Job openings in Texas as of September reached an all-time high at 1,026,000. According to data from the US Bureau of Labor Statistics (BLS), the state has once again topped one million openings after a few months below that level (initially reached in June).
Every year, the Texas Comptroller of Public Accounts prepares a document detailing the financial status of the State of Texas. The 2022 report (for the fiscal year ended August 31) was recently released. It paints an interesting picture that is well worth exploring.
World population recently reached the eight billion milestone according to estimates from the United Nations. That's up from about 2.5 billion people in 1950, with a gain of a billion since 2010. However, population growth rates are falling, and the total will likely peak at around 10.4 billion in the 2080s.
Gazing out over the next few decades, I see at least three major challenges confronting the US economy. First, we have to overcome the consequences of the lingering effects of the pandemic, including getting inflation under control, dealing with the inevitable fallout that effort will involve, and working through ongoing supply chain disruptions. Second, we must confront the chronic worker shortages. Third, we need to fashion a realistic energy policy which both meets climate goals and provides for future essential resources (more on that another time).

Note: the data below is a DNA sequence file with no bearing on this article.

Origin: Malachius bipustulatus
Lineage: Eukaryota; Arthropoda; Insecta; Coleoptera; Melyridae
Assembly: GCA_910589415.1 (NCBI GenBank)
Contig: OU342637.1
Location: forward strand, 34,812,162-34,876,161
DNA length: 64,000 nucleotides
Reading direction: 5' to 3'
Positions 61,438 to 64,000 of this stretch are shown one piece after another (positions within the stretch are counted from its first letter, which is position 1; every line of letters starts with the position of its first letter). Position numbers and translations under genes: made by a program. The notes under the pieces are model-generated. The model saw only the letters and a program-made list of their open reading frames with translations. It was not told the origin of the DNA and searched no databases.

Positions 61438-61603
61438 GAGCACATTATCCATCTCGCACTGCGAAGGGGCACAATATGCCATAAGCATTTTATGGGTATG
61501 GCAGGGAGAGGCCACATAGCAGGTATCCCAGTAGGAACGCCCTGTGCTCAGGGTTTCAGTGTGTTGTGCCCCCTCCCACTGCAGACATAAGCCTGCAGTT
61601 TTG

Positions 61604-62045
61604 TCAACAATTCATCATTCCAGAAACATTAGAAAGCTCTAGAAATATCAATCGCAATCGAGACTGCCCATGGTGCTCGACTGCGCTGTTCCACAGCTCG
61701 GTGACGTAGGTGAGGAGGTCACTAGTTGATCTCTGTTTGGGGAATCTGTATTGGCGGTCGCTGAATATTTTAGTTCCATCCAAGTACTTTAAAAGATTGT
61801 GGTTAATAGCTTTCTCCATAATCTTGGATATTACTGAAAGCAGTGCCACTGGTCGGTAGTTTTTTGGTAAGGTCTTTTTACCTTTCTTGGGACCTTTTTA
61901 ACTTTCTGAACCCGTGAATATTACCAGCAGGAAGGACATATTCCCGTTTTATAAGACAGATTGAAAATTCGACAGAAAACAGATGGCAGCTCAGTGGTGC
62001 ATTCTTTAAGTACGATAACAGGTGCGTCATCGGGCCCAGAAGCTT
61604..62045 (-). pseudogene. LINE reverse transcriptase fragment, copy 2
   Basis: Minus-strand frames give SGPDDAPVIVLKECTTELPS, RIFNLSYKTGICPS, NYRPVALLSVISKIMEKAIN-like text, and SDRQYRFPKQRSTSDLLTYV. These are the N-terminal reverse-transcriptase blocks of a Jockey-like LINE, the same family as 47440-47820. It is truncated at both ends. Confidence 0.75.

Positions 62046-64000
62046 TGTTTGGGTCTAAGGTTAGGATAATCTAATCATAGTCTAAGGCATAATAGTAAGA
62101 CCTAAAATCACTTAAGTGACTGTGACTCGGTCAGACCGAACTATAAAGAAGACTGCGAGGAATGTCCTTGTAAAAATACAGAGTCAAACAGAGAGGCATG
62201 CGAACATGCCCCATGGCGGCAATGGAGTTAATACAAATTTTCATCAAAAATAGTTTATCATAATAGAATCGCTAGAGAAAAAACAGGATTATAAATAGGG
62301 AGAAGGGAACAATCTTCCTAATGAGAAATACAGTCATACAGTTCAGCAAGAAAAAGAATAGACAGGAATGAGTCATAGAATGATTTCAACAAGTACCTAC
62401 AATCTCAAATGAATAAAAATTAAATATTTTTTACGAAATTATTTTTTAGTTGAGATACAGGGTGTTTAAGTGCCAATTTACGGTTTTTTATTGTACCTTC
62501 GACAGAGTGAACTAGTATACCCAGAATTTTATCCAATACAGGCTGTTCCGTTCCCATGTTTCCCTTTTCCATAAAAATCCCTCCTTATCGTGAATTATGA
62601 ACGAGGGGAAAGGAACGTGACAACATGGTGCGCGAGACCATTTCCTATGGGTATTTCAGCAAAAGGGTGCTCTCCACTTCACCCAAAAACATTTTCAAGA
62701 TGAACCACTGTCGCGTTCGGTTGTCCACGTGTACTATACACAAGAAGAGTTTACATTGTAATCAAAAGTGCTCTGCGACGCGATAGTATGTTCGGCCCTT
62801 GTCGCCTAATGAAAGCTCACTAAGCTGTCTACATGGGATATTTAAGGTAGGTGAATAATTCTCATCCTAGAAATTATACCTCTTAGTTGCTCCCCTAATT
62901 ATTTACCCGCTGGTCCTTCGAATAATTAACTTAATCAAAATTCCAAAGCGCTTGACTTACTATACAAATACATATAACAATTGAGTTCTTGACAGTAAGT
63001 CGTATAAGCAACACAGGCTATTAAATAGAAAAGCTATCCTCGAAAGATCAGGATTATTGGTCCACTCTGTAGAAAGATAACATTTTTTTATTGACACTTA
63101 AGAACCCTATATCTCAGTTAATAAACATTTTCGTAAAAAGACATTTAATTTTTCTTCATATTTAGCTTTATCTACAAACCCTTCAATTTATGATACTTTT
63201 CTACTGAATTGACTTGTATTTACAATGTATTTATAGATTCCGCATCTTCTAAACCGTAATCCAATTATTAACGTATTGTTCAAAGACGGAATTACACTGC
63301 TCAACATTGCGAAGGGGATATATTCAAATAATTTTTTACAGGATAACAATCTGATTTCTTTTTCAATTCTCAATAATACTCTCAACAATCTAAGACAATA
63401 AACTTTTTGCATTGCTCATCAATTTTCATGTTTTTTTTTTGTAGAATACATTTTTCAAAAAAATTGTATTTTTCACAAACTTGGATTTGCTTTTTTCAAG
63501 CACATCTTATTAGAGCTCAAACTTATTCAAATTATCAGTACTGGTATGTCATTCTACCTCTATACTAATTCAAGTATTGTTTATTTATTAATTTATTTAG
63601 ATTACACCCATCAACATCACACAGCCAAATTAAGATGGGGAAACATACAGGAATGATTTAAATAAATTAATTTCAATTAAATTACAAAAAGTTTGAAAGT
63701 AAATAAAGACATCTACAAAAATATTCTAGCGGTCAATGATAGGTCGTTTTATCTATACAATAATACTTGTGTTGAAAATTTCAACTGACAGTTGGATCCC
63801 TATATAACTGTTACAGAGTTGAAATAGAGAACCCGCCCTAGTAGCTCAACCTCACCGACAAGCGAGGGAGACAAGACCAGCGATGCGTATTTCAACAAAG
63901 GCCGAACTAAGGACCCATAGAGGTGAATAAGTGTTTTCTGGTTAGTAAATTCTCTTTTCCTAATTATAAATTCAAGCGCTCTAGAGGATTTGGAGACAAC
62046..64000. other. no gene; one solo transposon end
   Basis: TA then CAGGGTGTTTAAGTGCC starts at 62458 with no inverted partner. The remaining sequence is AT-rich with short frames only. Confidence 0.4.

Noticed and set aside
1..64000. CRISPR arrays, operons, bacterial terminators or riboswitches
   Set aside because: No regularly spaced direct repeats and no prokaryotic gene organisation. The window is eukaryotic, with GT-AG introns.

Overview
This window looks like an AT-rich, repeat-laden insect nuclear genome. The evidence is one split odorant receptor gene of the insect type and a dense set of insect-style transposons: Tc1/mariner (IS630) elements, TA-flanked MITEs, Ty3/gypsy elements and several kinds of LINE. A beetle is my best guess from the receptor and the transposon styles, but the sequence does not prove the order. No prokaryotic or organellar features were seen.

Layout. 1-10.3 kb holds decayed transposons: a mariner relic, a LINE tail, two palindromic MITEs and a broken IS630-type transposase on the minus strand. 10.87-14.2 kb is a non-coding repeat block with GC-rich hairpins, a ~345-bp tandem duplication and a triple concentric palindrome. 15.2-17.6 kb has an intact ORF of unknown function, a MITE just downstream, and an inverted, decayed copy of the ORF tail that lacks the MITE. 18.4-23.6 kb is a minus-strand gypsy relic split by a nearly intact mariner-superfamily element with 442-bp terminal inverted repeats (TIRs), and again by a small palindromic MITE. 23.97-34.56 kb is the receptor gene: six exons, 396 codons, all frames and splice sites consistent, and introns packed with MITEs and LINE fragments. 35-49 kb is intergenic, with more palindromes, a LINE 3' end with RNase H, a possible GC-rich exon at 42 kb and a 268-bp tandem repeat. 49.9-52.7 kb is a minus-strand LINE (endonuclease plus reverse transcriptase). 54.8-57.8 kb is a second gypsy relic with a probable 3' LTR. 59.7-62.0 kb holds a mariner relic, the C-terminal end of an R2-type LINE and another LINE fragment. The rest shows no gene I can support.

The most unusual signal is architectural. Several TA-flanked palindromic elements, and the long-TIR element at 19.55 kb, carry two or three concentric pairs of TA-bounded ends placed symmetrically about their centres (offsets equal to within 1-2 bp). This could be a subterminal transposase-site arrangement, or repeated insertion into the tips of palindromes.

The rate on 30-year mortgages has topped 7% for the first time in more than 20 years. The sharp rise from about 3% just a year ago is causing fallout for homebuyers and the housing market. While the current situation is going to be costly from several perspectives, a market crash akin to the Great Recession of 2008 is NOT in our future. Let’s briefly explore.
Recently released test scores show that Texas public schools fared better than many through the pandemic, though ground was clearly lost. In a recent column, I examined scores from the National Center for Education Statistics which indicate the declines in averages at a national level; now, we have the state level data.
In the aftermath of World War I, Congress enacted The Merchant Marine Act of 1920 (commonly known as the Jones Act after its foremost proponent, Senator Wesley R. Jones from Washington). Essentially, the law requires that any cargo shipped between US ports must be shipped on vessels that are US built, owned, and crewed. It was designed to support the US maritime industry, but it's a protectionist measure leading to a variety of concerns. It has long outlived its usefulness (to the extent it ever had any).
For the second consecutive year, the Nobel Memorial Prize in Economics has been awarded to three Americans. For 2022, the recipients are Ben S. Bernanke (former Federal Reserve Chairman now with The Brookings Institution), Douglas W. Diamond (University of Chicago), and Philip H. Dybvig (Washington University in St. Louis) "for research on banks and financial crises."
Recent data is showing some encouraging signs for manufacturing employment. The United States has recovered all production jobs lost during the pandemic and then some, and there is ample reason for this upward trend to persist.
The Federal Reserve recently announced another increase in the target interest rate for federal funds to 3-3.25%. The point is to slow the economy in order to reduce inflation. It's a balancing act of the Fed's twin mandates – maximizing employment and keeping inflation at bay.